With the permission of Krishna and Kishore's grandparents, The News Minute has started a campaign to provide financial assistance for the children.

Orphaned by Kollam fire Who will admire Krishnas paintings now that her parents are gone
news KollamFire Tuesday, April 12, 2016 - 20:38

The children look dazed. On Tuesday, when The News Minute team visited their house at Kurumandal B Ward in Paravur (Kollam), Krishna and her younger brother Kishore were sitting across the table mute after having witnessed their parents’ tragic end right in front of their eyes a couple of days before.

45-year old Bency Kaviraj and his 41-year old wife Baby Girija lost their lives in the Puttingal temple blast on Sunday. They had put up a stall on the temple grounds that fateful night. Both kids had readily accompanied their parents to help out at the stall.

Girija’s mother and sister too were present at the spot as they had put up an adjoining stall.

14-year old Krishna speaks in a broken tone: “Since a couple of flying sparks from the crackers got into my eye, I had gone to a neighbouring house to lie down for a couple of minutes. I must have dozed off when suddenly I awoke to the sound of a deafening blast. I did not know what was happening and could not venture out as the entire place was plunged in darkness and heavy smoke. Hearing Kishore’s wails just then made me rush out and…” she simply breaks off mid-sentence.

Hearing his sister relive those traumatic moments Kishore suddenly lowers his eyes. Seeing his stricken face, another of his aunts (mother’s sister) holds him close and continues: “He had been sent out of the stall by his mother to get some additional paper cups from his grandmother. Not a moment had passed between him stepping out and the tremendous blast that shook the entire place. Screaming he returned to the shop only to be greeted by his father’s bloodied face. Hearing his screams, his sister came rushing to his side. Not knowing what to do, both of them then ran to their grandmother’s stall. There they saw their 38-year old aunt Anitha with a severely bruised right leg. Their grandmother seemed alright though she had been hit on the chest by some flying debris. In the ensuing melee, they didn’t realize that their mother too had been grievously injured in the blast and was lying a few feet away from their father.”

When the media caught on to their heart-rending story, the State Child Welfare Committee immediately sprang into action and a decision was taken to make the children the wards of the state.

Speaking to The News Minute, CJ Antony -Chairman of the Child Welfare Committee at Kollam- said that under Kerala’s Integrated Child Welfare Scheme, the state owed it to the kids who had lost their parents in the blink of an eye to be taken under their foster care.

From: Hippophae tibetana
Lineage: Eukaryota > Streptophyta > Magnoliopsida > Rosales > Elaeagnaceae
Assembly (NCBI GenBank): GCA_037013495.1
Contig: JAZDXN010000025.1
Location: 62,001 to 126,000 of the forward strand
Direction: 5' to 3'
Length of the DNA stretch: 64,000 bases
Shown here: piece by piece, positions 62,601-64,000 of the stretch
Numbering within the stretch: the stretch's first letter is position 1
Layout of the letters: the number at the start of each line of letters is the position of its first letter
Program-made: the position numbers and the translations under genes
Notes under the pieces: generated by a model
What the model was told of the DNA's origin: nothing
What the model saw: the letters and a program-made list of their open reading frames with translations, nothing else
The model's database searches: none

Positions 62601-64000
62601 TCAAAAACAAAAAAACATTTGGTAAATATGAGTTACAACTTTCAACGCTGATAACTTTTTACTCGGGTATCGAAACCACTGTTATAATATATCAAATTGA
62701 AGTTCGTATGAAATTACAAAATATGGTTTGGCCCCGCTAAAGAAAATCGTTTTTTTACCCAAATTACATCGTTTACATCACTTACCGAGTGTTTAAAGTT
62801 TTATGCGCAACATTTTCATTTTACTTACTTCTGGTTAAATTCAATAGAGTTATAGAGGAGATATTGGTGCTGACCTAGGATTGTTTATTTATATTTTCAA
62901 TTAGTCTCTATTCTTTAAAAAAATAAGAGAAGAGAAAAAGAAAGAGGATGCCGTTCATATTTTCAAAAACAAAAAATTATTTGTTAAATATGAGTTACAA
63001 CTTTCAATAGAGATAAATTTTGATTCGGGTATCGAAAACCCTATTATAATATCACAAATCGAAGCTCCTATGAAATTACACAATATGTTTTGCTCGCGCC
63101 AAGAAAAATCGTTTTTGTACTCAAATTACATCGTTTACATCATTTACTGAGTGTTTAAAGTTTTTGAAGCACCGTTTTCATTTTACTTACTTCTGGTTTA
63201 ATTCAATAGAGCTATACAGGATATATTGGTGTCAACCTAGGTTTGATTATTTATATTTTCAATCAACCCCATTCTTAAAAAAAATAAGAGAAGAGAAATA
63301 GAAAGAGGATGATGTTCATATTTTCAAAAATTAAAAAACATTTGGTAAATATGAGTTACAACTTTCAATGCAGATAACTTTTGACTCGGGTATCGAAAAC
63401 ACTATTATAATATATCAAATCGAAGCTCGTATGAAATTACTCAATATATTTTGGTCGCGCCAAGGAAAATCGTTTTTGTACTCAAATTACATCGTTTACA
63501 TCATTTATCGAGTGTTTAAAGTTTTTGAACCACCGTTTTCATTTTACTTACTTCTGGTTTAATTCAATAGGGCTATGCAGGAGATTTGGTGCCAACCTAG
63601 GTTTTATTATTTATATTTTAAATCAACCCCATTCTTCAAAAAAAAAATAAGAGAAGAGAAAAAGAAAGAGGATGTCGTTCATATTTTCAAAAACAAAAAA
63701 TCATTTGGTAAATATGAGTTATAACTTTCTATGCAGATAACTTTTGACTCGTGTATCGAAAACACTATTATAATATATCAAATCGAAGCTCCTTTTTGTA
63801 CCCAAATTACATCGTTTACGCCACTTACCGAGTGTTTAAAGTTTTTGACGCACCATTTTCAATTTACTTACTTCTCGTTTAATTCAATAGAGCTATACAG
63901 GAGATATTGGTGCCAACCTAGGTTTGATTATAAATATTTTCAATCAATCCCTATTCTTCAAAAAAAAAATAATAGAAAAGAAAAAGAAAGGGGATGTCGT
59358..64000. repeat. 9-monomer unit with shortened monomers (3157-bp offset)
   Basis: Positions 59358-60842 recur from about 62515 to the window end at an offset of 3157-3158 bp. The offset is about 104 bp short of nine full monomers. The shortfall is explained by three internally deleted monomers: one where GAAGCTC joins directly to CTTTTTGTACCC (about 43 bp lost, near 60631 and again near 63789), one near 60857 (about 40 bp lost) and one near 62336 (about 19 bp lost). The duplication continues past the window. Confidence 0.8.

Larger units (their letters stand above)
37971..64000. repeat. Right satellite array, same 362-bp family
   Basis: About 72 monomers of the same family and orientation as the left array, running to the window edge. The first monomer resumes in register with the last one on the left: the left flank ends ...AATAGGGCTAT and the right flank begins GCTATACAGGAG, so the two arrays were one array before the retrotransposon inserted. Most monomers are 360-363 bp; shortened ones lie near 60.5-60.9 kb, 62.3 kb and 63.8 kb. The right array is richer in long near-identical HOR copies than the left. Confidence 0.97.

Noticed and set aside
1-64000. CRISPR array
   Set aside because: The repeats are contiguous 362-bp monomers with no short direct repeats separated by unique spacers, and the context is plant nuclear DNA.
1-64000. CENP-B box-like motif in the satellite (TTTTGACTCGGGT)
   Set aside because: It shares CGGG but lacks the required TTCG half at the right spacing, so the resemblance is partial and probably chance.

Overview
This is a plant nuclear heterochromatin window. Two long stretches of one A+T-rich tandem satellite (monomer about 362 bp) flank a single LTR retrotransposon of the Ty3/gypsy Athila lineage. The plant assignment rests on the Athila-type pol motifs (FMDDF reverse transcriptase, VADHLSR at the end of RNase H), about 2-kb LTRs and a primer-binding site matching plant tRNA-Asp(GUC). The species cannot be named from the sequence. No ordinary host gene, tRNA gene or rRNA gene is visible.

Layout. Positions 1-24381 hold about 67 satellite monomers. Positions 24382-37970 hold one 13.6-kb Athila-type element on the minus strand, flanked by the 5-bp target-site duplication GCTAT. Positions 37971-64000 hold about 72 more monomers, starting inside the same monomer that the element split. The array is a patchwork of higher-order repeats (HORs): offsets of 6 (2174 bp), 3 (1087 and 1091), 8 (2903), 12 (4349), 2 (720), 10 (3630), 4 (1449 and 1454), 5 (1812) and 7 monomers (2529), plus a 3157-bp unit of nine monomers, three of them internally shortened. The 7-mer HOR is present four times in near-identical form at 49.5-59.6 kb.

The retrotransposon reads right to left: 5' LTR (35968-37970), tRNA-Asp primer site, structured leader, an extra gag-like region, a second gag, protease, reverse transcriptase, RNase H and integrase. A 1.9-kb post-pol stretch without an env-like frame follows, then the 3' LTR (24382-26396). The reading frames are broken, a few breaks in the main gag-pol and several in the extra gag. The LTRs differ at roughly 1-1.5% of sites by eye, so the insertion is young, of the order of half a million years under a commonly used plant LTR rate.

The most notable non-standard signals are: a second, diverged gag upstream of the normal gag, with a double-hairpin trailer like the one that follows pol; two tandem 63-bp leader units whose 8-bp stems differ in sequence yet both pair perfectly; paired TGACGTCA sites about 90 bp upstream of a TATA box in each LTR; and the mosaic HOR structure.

“Section 2D of the Juvenile Justice Act of 2000 enables us to do so. Even in the case of relatives turning up and promising to cater for the children, we need to get them formally registered with us so as to ensure that they are provided for in the long run in terms of security, healthcare and education,” he affirms.

The children’s maternal relatives are however staunchly against any such move and so the CWC appointed the grandparents as caretakers under section 42 of the Juvenile Justice Act.

(Scroll down if you wish to help the children, a campaign has been created for them).

With Bency having lost his parents a long time ago, it was Girija’s parents 71-year old Haridasan and 68-year old Sarasamma who have always been there for the kids.

Since they stay close by, on the way back from school, both Krishna and Kishore always dropped in first at their grandparents’ home which was close by, as their parents had to be at their mobile eatery all day long.

Sarasamma says: “They both come home and eat at our place after school. If for any reason, they are late, you have no idea of just how worried I get.”

Her youngest daughter chips in: “How can we let them take away our kids? Of course, since we are not very well off, financial assistance will definitely be appreciated, but there is no question of letting them go and stay at some centre. Neither the kids nor us want that to happen.”

A look around the house is enough to convince anyone of the inherent poverty, yet the art adorning the faded walls lend a cheer of its own to the place: “Krishna draws really well. See, these are her drawings all over the place,” her grandmother points out with pride.

Holding back a choke, her aunt smiles: “Krishna loves to come up with these on any available space on the walls, and after finishing a new piece, she would rush to her mother and ask: How’s this…now who will she run to?”

Editor's Note: With the permission of Krishna and Kishore's grandparents, The News Minute has started a campaign to provide financial assistance for the children. Click on this link if you wish to help. The money will be transferred to Krishna's account at the end of the campaign.

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